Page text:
NBA Free Agency 2012: Re-Signing Spencer Hawes Is Wise Move for 76ers

Joel C. CordesNBA Associate EditorJuly 4, 2012

Spencer Hawes returns to the Philadelphia 76ers amidst little fanfare.
Spencer Hawes returns to the Philadelphia 76ers amidst little fanfare.Chris Chambers/Getty Images

Re-signing Spencer Hawes might get Philadelphia 76ers fans more bothered than hot, but it was a perfectly reasonable signing for 2013.

Other than Roy Hibbert, whom the Sixers had no shot at, there were not any other prized big men available via free agency. While Chris Kaman, JaVale McGee and Brook Lopez are all more respected than Hawes, none of them would have been reasonable fits and/or clear upgrades over Philly's current pivot situation.

Hawes has averaged a pedestrian 8.5 points, 5.8 boards and one blocked shot per game during his five-year career. He hasn't averaged double-digit points the past two seasons, and he's been injury-prone throughout his time in the NBA since coming out of Washington.

Yet, he's still a better fit for the Sixers.

Kaman has been just as hurt over the past two seasons while earning twice as much as Hawes' new two-year, $13 million contract (per Adrian Wojnarowski and Yahoo! Sports). While Kaman will take a pay-cut this year, it's highly unlikely the 30-year-old would have been willing to accept anything less than a three- or four-year deal worth $7-8 million per season. 

McGee's youth and athleticism would have been attractive for Philly. He also earned only $2.4 million last season, meaning that a Hawes-like $6.5 million per year might have been perfectly palatable. However, there's very little likelihood that McGee would accept only a two-year deal.

Now, I'm sure the Sixers would have locked up McGee for more than that. Yet, for all of Hawes' perceived problems of athleticism and "softness," his high basketball I.Q. and floor-stretching ability are both areas of need for the 76ers.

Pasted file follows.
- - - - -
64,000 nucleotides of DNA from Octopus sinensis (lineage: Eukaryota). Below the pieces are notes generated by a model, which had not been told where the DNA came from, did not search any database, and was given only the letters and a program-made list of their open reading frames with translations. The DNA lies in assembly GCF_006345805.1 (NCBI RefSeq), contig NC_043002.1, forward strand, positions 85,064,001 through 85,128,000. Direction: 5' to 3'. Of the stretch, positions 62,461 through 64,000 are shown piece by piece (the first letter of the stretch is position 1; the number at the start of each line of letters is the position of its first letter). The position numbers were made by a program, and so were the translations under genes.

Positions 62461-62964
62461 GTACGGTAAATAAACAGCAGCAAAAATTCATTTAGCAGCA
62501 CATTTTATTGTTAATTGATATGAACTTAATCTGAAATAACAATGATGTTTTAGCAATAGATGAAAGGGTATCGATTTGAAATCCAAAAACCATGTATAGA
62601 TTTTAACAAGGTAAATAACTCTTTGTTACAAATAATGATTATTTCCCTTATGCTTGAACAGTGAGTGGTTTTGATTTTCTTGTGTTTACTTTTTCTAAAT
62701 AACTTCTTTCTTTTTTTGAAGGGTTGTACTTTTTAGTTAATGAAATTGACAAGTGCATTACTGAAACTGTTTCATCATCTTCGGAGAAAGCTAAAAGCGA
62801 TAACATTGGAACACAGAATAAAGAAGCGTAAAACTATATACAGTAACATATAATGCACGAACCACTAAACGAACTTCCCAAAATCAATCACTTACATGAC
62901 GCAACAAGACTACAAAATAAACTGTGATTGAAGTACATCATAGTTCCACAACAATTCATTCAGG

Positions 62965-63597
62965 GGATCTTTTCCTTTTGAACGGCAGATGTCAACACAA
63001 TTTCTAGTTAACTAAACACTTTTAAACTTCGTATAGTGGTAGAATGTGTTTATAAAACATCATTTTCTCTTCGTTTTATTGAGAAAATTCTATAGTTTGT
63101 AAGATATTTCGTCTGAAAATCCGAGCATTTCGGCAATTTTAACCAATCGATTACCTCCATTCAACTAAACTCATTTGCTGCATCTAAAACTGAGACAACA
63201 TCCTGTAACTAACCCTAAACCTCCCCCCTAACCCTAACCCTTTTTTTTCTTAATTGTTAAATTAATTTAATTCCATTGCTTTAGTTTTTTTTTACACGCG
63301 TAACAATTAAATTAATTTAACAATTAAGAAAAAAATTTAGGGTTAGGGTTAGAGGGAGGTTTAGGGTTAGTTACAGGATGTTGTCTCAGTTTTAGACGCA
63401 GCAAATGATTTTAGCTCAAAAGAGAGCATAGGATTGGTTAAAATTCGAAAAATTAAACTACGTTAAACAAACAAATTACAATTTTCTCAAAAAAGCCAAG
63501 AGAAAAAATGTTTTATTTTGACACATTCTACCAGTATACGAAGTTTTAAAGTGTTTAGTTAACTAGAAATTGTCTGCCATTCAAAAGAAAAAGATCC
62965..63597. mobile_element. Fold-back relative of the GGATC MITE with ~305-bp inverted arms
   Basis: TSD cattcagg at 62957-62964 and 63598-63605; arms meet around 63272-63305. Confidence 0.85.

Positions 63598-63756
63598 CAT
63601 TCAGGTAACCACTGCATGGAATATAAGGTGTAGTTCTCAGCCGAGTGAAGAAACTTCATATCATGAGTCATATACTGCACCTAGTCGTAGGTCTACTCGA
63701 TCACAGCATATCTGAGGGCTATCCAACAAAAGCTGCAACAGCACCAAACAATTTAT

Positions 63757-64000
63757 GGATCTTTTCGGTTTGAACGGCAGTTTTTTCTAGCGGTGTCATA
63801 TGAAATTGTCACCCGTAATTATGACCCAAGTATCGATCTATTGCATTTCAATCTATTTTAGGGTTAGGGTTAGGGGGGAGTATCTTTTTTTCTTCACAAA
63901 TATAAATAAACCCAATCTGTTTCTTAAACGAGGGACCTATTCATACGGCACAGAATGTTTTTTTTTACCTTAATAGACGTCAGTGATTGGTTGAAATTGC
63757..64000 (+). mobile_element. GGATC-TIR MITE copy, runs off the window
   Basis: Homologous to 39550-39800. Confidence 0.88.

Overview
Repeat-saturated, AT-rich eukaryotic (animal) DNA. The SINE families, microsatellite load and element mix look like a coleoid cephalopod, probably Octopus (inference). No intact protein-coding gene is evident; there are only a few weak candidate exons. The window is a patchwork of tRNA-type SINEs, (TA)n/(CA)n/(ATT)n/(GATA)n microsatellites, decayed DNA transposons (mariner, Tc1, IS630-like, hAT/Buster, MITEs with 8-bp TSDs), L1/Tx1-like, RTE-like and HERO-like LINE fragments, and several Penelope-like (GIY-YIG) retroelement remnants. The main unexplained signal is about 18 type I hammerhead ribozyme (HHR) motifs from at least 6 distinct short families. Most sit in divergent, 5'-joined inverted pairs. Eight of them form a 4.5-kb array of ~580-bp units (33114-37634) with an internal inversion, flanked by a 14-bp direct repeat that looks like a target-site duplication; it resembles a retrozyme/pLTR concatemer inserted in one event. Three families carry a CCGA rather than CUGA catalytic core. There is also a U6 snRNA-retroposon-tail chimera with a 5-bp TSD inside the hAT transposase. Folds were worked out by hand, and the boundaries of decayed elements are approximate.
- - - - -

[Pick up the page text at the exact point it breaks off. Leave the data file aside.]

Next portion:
McGee would not improve the team in either of those capacities whatsoever.

The 24-year-old McGee also is a restricted free agent, and it appears as if the Denver Nuggets have no intention of letting him walk. They didn't trade away Nene for him just to let this end half a season later.

Lopez is a hot name right now, but he's been just as weak as Hawes on the boards and defensively. He's also coming off an injury-riddled season where he only played five games and averaged 3.6 RPG. Hawes at least pulled down more than seven rebounds each contest last year.

Lopez also is a restricted free agent who looks to command a salary in the five-year, $65 million range. Not only would that be out of the Sixers' league right now, but the Brooklyn Nets could match. Plus, that's way too much money for a center who hasn't averaged more than eight rebounds in the past two seasons. 

While he will never be one of the league's top big men, Hawes does have room to improve. He is only 24 years old, and his work around the basket was more consistent last year than it ever has been. (Though I understand that's not saying a whole lot.)

If Lavoy Allen, Nikola Vucevic or Arnett Moultrie can clearly wrest away Hawes' starting job, then his contract will be easy to trade if need be. It also will already be an attractive "expiring" deal next year, should the Sixers need to part ways sooner than 2014.

Hawes is a decent passer with a clear position, something the Sixers will need as long as undersized Elton Brand is still their starting power forward. 

Fans might have wished for something a little sexier, but the Sixers were not going to be major players in free agency this year anyways. With Lou Williams and Jodie Meeks also to re-sign, plus Jrue Holiday's ridiculous belief that he's a max-contract player, Philly has to conserve its dollars for the time being.

By signing Hawes to only a two-year deal, the 76ers have locked in a reasonable placeholder for the short term. There weren't many better options available, and they were wise not to overspend just for a face change.